• Marble Urns in the Slaveholder's Garden

    Rose Anderson: Marble Urns in the Slaveholder's Garden
    Marble Urns in the Slaveholder's Garden, Archival Pigment Print (Photograph), 14 inches by 9 inches, Rose Anderson, 2018. Marble urns decorate the grounds around the Hampton mansion, the opulent home of the slave-holding Ridgely family where lavish gardens were maintained by enslaved people.
  • Leaf Drowned in a Slaveholder's Garden Urn

    Leaf Drowned in a Slaveholder's Garden Urn
    Leaf Drowned in a Slaveholder's Garden Urn, Archival Pigment Print (Photograph), 14 inches by 9 inches, Rose Anderson, 2018. A fallen leaf submerged in the bottom of one of the marble urns on the grounds of Hampton Plantation.
  • Broken Cupid.jpg

    Rose Anderson: Broken Cupid
    Broken Cupid, Archival Pigment Print (Photograph), 14 inches by 9 inches, Rose Anderson, 2018. Photograph of the marble statue on the west portico of Hampton Mansion, the childhood likeness of one of the slave-holding Ridgelys. I used this photograph with an added Latin inscription (Periturus Sum, "I shall perish") in my photo composition "In the End".
  • The Ironmaster's Providence

    Rose Anderson: The Ironmaster's Providence
    The Ironmaster's Providence, Archival Pigment Print (Photo Composition), 24 inches by 36 inches, Rose Anderson, 2018. The work features my altered photo of the mansion at Hampton Plantation. The bench (circa 1850) is a functional ornament to the lavish gardens, purchased with the profits of forced labor. I have added the Latin inscription "Respice Verum", "Look back at the truth". The background is an interpreted view of a scrap yard in Canton, Baltimore City, formerly Canton Plantation.
  • AtWhatPrice

    Rose Anderson: At What Price
    At What Price, Archival Pigment Print (Photograph), 14 inches by 9 inches, Rose Anderson, 2018. An ornate iron bench that the Ridgelys bought with the profits of forced labor circa 1850.
  • On This Site

    Rose Anderson - On This Site
    On This Site, Archival Pigment Print (Photo Composition), 24 inches by 36 inches, Rose Anderson, 2018. The composition incorporates my photos of a decaying farm site on Maryland's Eastern shore. The iron corn-shucking implement in the foreground was provided for me to photograph by Nanny Jack & Co. and Philip J. Merrill.
  • White Madonna

    Rose Anderson: White Madonna
    White Madonna, Archival Pigment Print (Photograph), 14 inches by 9 inches, Rose Anderson, 2018. My photograph of the statue on the East portico of Hampton Mansion, a likeness of two members of the slave-holding Ridgely family.
  • They Owned Human Beings

    Rose Anderson: They Owned Human Beings
    The Owned Human Beings, Archival Pigment Print (Photograph), 9 inches by 14 inches, Rose Anderson, 2018. Photograph of the mansion at Hampton Plantation, Towson, Maryland.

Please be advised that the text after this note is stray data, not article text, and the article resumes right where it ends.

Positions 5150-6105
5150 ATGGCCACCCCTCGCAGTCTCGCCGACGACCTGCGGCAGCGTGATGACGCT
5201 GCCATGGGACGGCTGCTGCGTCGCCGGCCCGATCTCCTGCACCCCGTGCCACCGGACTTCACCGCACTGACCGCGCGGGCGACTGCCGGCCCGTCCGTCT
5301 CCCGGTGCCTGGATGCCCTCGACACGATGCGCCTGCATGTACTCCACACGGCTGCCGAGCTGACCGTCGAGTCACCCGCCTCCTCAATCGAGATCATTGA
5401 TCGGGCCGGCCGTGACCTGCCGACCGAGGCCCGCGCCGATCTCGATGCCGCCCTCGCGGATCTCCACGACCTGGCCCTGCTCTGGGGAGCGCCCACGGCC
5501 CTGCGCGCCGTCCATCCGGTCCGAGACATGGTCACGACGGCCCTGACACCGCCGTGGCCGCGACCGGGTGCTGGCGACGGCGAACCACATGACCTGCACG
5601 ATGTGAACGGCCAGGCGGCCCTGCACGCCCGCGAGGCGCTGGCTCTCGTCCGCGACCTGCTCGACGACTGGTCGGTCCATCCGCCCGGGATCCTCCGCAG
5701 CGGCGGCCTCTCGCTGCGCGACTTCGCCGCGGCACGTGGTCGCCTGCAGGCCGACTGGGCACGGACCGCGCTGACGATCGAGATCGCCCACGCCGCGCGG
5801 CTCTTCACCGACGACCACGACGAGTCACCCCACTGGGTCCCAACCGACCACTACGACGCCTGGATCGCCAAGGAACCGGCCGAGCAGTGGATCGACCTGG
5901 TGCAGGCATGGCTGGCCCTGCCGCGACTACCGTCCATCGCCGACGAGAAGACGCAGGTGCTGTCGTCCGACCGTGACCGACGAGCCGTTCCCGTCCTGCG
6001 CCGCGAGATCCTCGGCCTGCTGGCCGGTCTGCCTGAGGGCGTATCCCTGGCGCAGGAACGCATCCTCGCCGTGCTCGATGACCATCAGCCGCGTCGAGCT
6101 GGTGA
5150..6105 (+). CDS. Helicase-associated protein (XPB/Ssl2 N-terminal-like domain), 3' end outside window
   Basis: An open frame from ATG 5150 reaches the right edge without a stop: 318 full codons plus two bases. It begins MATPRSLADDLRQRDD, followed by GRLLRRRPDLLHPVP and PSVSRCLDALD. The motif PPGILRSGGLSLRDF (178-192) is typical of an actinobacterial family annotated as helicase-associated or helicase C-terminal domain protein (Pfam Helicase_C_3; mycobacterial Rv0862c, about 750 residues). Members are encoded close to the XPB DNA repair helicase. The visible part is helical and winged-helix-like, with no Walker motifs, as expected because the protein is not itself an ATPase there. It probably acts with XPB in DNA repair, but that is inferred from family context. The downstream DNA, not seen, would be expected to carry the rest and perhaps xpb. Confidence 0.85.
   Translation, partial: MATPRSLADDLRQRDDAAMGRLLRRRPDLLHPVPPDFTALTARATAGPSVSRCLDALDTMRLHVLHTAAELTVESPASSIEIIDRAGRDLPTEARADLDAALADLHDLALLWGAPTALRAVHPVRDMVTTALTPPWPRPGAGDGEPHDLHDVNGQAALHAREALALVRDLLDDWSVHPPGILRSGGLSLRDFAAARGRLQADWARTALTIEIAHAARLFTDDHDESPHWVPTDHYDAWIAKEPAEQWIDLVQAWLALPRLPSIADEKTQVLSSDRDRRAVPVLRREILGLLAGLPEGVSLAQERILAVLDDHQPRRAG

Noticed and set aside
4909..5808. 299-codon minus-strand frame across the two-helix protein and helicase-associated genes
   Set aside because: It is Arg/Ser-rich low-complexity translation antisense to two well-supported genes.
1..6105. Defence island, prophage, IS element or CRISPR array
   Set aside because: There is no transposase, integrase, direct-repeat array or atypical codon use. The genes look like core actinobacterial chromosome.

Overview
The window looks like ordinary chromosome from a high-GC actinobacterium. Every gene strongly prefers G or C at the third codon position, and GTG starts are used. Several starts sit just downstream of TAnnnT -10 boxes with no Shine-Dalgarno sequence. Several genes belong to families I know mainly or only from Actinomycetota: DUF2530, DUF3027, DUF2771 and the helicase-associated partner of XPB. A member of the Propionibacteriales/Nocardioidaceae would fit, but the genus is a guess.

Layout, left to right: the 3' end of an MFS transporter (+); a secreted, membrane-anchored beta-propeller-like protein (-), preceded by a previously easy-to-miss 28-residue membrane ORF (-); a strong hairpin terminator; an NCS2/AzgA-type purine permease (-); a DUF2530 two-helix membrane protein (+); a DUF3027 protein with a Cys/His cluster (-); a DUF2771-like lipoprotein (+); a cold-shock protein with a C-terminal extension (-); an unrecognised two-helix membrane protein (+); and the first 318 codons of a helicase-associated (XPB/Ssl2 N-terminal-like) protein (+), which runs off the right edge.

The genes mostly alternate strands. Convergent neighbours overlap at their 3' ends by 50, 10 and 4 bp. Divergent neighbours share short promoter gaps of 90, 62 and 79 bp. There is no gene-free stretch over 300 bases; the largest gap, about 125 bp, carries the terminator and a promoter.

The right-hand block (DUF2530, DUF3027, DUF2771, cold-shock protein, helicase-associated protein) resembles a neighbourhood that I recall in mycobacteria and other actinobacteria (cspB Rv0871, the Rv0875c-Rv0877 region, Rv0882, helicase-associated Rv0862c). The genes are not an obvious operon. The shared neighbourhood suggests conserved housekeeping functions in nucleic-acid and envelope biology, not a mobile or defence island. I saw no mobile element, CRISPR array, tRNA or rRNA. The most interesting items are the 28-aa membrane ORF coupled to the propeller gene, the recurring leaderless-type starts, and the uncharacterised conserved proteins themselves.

Biography

I purchased "The Sanctuary" at Long Calm in February 2017 to serve as a studio and home for my artistic exploration. Based within the Forge Road African American Survey District, this is a place where the lives of the enslaved are honored, where the truth about history is told. In October 2018 I held a live podcast recording for Artifactual Journey with an intimate audience in attendance. My location affords easy access to the historical ruins at the river, which are part of Gunpowder Falls State Park, and I have also explored the history of a tobacco plantation just on the other side of the river.

Through the camera lens I embarked on a journey of awakening, from birds, to insects, to the tiniest details of the forest floor as I sought to answer the myserious call of fields, forests, oceans, and rivers. I slowly came to understand that I was called by plea eachoing from forgotten people and whitewashed history: to know the ground on which we walk.

My journey could be compared to a process of becoming bi-lingual: translating in real time the visual language of a world encoded in whitewash back into the language of truth that lies beneath. I live at the iron forges where people were enslaved, just across the river from people enslaved on a tobacco plantation. In the morning I drive to my office where the enslaved once labored on the Canton Plantation. As I continue to spend more time communing with some of the historical artifacts they give up more and more of their secrets, like the iron pieces I find around the crumbling puddling furnace on the Gunpowder. Every detail is a new nuance we have now learned to interpret.

In my work as an artist I have progressed from an exploration of nature to an understanding of anthropology as our part of natural history, in which knowing the ground on which we walk means knowing what remnants of our human past lie under the forest canopy, knowing what the fields, oceans and rivers remember. I have discovered the lives of enslaved people and that this is sacred ground.

  • Long Calm Historical Marker

    Long Calm historical marker near my home on the Gundpowder River.
    Long Calm historical marker near my home on the Gundpowder River, an area where enslaved people labored. The land was confiscated after the American Revolution and sold to the slave-holding Ridgely family of Hampton Plantation in Towson, Baltimore County. Photo: Rose Anderson, 2018
  • Puddling Furnace Ruin

    Ruin of a puddling furnace once run by the slave-holding Ridgely family of Baltimore County